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A gathering of 350 international preventive-health experts

On May 15, the PERFORM Research Conference focuses on the science of nutrition, sleep and physical activity.
May 12, 2015
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By Molly Dodds

Exercise is a key component for preventing dementia in later life. Exercise is a key component for preventing dementia in later life.

The link between a healthy mind and a healthy body is undisputed. But there is still much to learn about the relationship between our physical and mental well-being.

With this need for new discoveries in mind, the PERFORM Centre is hosting its second annual Research Conference on May 15 at Concordia’s Oscar Peterson Concert Hall, on the Loyola Campus. This year’s theme, Lifestyle Influences on Health: Nutrition, Sleep and Activity, will feature a series of six presentations by internationally renowned scientists.   

The 350 attendees will be exposed to the latest research findings in the field of preventive health, and have the opportunity to learn and network with various world-class scientists. 

Louis Bherer, PERFORM’s scientific director, says the quality of speakers presenting at this year's conference is an indication that PERFORM is on its way to becoming a leader in preventive health research and a hub for fostering collaborative research, and creating links between nutrition, physical activity and lifestyle.

Yaakov Stern, one of the six speakers at PERFORM’s 2nd annual Research Conference. Yaakov Stern, one of the six speakers at PERFORM’s Research Conference.

Among the six speakers is Yaakov Stern, Professor of Neuropsychology in the Departments of Neurology and Psychiatry at the Taub Institute for the Research on Alzheimer’s Disease and the Aging Brain, at the Columbia University College of Physicians and Surgeons.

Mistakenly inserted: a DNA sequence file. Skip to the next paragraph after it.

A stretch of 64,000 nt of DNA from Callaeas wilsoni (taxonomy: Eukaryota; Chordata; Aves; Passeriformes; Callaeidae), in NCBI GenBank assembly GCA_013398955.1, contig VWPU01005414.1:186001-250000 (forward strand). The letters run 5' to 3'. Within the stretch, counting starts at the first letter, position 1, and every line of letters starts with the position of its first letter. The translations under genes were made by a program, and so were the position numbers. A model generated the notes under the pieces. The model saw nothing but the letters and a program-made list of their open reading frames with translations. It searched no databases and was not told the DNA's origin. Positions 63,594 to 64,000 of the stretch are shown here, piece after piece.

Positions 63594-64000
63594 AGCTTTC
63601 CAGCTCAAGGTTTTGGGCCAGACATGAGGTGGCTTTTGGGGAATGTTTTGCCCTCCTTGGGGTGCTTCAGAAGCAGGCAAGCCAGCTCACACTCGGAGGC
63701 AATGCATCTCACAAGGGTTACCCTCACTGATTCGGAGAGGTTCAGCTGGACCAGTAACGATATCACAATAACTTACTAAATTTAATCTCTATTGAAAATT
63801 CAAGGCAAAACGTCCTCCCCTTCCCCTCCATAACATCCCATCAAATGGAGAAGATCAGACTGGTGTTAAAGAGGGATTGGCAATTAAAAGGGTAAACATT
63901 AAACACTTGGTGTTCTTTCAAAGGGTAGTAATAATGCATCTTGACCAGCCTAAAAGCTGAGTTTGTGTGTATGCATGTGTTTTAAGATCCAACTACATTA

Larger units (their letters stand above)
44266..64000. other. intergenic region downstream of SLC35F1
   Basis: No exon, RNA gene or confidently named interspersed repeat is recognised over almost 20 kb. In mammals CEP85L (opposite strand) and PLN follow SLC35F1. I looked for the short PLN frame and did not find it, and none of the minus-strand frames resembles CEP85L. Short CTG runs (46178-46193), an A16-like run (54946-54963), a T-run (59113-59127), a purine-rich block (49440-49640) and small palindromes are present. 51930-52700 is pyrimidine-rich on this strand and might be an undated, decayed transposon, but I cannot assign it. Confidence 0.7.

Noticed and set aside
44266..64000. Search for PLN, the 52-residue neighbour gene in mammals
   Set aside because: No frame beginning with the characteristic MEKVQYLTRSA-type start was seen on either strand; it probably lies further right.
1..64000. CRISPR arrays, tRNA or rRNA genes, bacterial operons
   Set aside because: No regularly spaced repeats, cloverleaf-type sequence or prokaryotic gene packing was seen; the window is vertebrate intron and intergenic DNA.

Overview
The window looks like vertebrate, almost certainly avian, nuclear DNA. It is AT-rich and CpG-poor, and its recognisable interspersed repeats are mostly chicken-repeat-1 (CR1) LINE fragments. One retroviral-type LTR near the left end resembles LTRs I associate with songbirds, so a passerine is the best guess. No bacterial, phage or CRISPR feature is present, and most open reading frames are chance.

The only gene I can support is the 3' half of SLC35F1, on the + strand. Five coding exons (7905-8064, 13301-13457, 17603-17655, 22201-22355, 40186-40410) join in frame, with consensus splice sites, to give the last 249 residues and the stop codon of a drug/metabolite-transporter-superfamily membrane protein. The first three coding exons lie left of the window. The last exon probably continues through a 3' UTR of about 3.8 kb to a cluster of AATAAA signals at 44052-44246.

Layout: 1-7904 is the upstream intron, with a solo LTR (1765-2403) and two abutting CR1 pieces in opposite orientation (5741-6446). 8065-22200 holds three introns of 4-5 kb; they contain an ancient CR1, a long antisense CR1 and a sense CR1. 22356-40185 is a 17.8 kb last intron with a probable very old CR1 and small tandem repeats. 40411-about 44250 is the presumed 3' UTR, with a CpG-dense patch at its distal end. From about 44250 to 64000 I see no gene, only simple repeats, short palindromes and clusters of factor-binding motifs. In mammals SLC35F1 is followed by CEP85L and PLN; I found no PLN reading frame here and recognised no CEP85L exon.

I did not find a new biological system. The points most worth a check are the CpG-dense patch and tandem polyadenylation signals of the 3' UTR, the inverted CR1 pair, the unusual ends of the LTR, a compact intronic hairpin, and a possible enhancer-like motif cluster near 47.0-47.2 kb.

Stern’s research focuses largely on the idea of cognitive reserve. This hypothesis suggests that the individual differences in one’s cognitive function relate to how people cope with both normal aging and dementia-related brain changes. The bigger one’s reserve, the better they can cope with such brain changes.

So what can we do to increase our cognitive reserve? Stern argues that staying active both mentally, physically and socially is the key. “It has been shown through research that lifestyle factors such as higher education, occupation, leisure activities and IQ all help to reduce the risks of developing dementia.”

At the PERFORM Research Conference, Stern will review epidemiologic evidence for brain and cognitive reserve as well as his brain imaging approaches.

What you need to know

Admission to the PERFORM Research Conference is free of charge and shuttle buses between Concordia’s Sir George Williams and Loyola campuses will be available throughout the day.

Winners of the Ed Whitlock Award and the PERFORM doctoral and post-doctoral fellowship will be announced at the PERFORM Centre Research Conference.

Scientific poster presentations during the conference will give researchers an opportunity to share their work in the area of preventive health. First- and second-place awards will be given to the top student poster presentations under each conference theme: Nutrition, Sleep, and Activity.


Researchers and academics from various disciplines and institutions are invited to attend this multidisciplinary event starting at 8:30 a.m. on Friday, May 15, at the Oscar Peterson Concert Hall (7141 Sherbrooke St. W.) on the Loyola Campus.

 



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